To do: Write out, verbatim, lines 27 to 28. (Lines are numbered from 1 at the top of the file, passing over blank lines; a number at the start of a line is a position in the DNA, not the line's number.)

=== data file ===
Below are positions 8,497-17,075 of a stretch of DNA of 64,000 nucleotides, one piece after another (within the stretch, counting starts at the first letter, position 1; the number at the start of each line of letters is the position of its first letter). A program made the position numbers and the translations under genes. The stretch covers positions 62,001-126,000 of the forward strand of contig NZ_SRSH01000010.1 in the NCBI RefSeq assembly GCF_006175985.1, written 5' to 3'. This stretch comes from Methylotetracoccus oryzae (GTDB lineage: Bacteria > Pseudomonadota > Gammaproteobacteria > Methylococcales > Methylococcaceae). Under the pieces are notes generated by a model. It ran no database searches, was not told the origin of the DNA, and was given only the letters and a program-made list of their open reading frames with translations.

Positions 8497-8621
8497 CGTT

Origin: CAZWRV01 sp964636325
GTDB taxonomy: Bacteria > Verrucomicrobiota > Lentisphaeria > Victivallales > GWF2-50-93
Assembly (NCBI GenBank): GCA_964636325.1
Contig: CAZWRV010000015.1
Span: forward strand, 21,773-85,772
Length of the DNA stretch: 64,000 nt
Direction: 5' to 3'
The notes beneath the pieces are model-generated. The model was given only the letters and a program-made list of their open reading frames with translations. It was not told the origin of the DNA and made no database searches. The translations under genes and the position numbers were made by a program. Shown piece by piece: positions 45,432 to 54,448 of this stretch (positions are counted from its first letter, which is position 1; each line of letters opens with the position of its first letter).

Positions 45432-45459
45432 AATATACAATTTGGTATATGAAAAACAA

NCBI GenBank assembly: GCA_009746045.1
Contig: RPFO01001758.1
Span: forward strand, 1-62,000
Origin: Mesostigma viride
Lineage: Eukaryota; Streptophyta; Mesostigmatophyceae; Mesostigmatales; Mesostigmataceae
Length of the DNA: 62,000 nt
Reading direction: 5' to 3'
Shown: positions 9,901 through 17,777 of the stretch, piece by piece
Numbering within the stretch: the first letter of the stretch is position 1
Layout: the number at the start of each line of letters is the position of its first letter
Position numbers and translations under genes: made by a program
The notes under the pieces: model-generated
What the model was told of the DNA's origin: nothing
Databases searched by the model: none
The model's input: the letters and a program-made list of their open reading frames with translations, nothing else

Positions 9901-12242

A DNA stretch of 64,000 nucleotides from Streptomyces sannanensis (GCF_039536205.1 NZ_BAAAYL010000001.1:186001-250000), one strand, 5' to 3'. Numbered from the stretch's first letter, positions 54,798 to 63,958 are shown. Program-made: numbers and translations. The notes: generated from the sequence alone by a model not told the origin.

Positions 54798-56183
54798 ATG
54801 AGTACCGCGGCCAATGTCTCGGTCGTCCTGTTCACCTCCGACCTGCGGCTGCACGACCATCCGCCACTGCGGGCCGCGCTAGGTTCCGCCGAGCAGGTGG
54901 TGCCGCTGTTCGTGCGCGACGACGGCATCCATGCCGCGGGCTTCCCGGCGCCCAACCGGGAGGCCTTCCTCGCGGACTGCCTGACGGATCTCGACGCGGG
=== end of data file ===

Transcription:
Databases searched by the model: none
The model's input: the letters and a program-made list of their open reading frames with translations, nothing else